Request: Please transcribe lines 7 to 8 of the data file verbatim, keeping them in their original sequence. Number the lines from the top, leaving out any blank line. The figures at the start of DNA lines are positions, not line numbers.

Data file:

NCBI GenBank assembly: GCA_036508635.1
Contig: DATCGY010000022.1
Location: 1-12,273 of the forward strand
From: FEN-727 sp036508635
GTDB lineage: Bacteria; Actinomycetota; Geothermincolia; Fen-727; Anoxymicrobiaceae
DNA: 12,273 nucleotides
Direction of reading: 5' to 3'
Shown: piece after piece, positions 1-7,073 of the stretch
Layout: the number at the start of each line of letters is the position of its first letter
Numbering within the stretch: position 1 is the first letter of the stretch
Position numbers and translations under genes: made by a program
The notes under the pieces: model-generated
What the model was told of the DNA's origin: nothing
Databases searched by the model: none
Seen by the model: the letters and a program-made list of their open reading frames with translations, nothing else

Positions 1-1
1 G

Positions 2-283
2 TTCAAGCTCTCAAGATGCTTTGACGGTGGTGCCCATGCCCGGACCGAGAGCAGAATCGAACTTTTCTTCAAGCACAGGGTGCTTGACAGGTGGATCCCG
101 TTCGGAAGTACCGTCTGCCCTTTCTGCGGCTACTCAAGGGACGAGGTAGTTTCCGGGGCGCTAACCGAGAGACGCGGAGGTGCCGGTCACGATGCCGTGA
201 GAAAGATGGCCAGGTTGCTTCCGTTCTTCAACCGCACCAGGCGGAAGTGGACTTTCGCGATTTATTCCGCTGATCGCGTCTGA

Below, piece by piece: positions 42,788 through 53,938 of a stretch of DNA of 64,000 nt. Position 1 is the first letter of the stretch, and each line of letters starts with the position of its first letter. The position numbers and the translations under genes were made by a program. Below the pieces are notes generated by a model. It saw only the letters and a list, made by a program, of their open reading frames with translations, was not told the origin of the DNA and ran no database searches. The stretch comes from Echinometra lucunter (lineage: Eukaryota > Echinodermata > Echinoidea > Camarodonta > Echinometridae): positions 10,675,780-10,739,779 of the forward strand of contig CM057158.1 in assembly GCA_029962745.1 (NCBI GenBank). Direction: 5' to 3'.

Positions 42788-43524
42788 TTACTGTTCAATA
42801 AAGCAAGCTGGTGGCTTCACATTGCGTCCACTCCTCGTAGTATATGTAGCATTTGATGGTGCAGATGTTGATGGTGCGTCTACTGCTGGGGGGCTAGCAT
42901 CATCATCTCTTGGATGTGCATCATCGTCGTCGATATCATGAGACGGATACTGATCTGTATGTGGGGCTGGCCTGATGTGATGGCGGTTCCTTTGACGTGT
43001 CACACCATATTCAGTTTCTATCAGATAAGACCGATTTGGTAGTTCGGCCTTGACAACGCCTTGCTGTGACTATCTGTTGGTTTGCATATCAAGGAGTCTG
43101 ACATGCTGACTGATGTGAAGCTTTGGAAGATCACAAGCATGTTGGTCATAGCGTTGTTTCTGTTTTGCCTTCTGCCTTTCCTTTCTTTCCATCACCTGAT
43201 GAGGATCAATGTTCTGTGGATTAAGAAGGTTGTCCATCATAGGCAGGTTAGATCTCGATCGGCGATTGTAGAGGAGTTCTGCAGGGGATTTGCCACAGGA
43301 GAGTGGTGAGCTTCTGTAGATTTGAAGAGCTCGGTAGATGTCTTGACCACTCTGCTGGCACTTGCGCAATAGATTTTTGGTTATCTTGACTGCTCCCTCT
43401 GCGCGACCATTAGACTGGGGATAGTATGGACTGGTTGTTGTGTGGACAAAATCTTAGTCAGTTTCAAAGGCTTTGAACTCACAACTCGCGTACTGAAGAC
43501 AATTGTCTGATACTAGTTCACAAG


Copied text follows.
Direction of reading: 5' to 3'
Shown: piece after piece, positions 1-7,073 of the stretch